Few topics in cigar lore attract a greater disparity of views than the effect that wrappers have on the taste of a cigar.
It started life in secret 48 years ago at Cohiba’s El Laguito factory. The new cigar is called Edición Limitada 2016.
Simon Chase tells the story of a Cigar, with a special shape.
Simon Chase recollects the high points of Ramón Allones and outlines the steady, sometimes precipitous, decline of the Cuban brand.
Aluminium cigar tubes are as much part of the Havana cigar scene as labelled boxes, cedar cabinets and elegant humidors. The traditional hand-crafted boxes have been around for centuries. But when did tubes first make an appearance and who thought of the idea?
Students of the origins of Havana cigar brands will know that Montecristo came in just five sizes named numerically and it has always been assumed that the initial athletic line-up formed Montecristo’s range from the very beginning in 1935. However, during his research into the history of Hunters & Frankau, Simon Chase found some documents that suggest a rather different story.
Finding cigars with high collection potential presents a challenge, even for Simon Chase. In this article he let us know what exactly makes vintage cigars real collectibles and talks about his expert knowledge on past cigar auctions.
It all began in 2000 when Habanos S.A. introduced the line Ediciónes Limitadas that represented one of the very first ideas for special, limited-production cigars. For the first five years, Limited Editions were only found in five brands: Cohiba, Montecristo, Romeo y Julieta, Partagás and Hoyo de Monterrey. By now, until 2014, there have been forty-eight Limited Editions in total.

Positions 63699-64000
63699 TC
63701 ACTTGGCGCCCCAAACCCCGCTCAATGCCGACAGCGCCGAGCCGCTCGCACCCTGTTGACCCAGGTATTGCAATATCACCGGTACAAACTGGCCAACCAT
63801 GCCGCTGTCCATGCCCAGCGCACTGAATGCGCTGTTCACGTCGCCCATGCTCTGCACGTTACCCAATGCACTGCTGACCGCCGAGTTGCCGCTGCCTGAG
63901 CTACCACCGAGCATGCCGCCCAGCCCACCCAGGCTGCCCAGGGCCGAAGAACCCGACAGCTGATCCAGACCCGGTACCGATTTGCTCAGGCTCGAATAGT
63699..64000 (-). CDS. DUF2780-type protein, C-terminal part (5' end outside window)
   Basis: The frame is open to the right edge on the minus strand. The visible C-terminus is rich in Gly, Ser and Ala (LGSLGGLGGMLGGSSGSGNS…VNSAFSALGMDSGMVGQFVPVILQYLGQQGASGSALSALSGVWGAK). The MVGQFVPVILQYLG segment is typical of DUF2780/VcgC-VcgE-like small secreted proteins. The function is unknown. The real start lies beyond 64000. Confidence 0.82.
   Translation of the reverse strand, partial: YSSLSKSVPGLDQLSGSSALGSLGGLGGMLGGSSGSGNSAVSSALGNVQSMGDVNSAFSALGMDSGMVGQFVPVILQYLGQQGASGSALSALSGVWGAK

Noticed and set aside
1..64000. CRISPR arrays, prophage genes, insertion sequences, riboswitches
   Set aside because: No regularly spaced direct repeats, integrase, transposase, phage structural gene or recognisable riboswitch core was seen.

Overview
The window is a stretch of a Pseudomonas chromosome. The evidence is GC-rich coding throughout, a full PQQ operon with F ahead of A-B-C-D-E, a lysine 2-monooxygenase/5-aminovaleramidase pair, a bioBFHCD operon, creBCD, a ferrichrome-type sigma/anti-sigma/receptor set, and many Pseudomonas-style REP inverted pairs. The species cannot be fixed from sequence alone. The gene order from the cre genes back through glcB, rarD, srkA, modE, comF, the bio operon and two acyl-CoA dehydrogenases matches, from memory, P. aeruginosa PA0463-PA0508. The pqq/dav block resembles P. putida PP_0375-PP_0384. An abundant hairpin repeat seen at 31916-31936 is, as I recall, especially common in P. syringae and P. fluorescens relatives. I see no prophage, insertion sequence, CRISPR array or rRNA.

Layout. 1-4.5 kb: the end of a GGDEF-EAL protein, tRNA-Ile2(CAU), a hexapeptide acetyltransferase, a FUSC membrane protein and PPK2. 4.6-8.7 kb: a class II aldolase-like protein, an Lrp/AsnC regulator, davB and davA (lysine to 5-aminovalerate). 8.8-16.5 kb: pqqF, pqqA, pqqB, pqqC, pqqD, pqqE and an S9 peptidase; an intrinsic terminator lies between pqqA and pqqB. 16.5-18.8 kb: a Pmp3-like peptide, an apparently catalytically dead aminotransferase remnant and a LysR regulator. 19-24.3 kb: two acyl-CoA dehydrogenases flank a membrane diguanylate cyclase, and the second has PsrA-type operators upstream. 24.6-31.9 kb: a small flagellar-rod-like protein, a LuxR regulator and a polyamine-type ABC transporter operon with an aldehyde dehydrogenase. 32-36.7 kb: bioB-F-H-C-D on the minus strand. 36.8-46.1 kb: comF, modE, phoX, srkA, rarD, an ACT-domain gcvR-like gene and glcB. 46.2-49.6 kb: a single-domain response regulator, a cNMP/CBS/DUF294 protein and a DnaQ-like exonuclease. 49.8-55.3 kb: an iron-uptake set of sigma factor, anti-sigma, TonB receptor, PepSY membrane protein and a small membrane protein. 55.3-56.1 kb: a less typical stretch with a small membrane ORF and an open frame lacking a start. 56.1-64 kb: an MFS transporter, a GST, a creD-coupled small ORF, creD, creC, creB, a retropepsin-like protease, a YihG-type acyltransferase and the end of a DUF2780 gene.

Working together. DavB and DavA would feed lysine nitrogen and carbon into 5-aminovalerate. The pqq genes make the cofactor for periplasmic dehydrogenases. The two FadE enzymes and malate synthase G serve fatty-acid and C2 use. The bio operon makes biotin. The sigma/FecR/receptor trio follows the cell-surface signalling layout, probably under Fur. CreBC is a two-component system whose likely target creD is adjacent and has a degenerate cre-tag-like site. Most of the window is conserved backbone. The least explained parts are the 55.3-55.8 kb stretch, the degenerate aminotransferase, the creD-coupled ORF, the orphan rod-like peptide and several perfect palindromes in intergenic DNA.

There is one anniversary taking place this year that seems to have escaped notice in Cuba. True, it doesn’t relate to a brand, but nevertheless it goes right to the heart of what has given Habanos the global success they have enjoyed for well over a century: quality and authenticity.
After this year’s Festival del Habano had ended Simon Chase was still in Havana, so he went in search of an old friend, the torcedor Hamlet Jaime Paredes, who is best known as the cigar roller in residence at the Romeo y Julieta Casa del Habano.
On Friday after Christmas, Simon Chase found himself in St. James’s Street, where on the corner lies Davidoff of London. Usually he would have called in advance to see who was in, so imagine his delight when he found Edward Sahakian, the proprietor, and his son Eddie there to greet him. For the next hour and a half he enjoyed a discussion on the state of the cigar world, which he shall treasure for a long time.
Why would anyone be prepared to spend this much money on a cigar, particularly when it is over 50 years old? Is there any way that such extravagance could be justified? The venue was the outdoor cigar terrace at Boisdale’s Restaurant in London’s Belgravia district. The event was the third auction of aged and vintage cigars organised by C.Gars Ltd.